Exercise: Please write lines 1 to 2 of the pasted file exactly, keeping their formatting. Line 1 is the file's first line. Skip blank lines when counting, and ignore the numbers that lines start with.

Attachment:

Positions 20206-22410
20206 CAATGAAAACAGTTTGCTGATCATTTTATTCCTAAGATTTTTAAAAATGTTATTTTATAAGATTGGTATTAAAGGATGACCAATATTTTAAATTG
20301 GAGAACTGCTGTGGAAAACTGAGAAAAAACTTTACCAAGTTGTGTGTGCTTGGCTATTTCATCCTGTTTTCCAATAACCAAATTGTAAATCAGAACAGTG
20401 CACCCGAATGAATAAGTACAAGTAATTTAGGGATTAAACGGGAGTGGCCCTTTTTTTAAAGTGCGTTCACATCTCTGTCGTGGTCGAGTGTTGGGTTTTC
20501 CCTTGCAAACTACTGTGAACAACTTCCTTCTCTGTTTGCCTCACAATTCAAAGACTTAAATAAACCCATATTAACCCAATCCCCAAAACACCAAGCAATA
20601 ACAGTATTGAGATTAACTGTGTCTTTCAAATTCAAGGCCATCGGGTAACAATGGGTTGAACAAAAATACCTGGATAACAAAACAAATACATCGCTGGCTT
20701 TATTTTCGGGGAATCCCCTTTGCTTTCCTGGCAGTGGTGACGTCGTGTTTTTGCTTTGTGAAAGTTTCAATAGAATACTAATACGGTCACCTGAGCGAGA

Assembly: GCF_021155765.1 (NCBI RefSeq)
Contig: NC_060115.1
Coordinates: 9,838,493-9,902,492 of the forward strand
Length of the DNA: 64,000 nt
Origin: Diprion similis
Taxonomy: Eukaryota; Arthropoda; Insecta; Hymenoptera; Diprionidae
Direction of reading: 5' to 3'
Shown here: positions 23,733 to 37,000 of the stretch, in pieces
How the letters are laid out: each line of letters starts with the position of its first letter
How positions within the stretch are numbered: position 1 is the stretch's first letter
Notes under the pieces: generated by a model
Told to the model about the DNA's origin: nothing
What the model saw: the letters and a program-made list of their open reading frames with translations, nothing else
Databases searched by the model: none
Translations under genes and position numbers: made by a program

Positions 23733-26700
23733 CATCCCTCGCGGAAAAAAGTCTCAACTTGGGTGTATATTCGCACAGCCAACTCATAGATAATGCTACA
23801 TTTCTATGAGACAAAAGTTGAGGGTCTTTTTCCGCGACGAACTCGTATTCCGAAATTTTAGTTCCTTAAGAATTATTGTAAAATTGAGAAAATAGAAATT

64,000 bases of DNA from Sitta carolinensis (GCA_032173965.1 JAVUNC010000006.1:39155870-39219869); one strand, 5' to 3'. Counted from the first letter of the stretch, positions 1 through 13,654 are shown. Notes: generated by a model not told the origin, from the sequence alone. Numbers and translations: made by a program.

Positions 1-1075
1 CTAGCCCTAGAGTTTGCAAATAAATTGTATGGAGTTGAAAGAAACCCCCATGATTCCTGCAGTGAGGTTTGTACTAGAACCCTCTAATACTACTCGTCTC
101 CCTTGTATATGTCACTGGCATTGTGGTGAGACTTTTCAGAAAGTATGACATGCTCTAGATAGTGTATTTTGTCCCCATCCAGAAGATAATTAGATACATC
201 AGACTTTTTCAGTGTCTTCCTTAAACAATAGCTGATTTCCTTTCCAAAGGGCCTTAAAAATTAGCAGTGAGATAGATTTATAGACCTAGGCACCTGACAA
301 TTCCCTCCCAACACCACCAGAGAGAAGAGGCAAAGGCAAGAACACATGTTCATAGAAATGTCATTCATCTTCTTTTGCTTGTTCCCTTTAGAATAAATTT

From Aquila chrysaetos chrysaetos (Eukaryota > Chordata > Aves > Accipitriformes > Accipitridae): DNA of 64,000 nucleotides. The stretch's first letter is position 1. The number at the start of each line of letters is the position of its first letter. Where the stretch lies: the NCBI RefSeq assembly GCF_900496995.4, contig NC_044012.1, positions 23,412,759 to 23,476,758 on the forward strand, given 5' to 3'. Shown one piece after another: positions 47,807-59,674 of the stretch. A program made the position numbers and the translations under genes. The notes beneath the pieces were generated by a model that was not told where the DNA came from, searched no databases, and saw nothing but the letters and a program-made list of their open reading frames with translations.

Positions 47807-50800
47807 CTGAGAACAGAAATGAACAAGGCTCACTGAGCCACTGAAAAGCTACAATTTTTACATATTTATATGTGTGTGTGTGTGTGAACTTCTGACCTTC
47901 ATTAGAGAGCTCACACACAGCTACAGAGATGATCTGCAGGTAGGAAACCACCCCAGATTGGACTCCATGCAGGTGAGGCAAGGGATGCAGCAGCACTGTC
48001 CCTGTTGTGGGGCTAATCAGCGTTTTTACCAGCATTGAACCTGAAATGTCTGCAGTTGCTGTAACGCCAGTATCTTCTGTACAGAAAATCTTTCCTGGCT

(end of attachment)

Positions 20206-22410
20206 CAATGAAAACAGTTTGCTGATCATTTTATTCCTAAGATTTTTAAAAATGTTATTTTATAAGATTGGTATTAAAGGATGACCAATATTTTAAATTG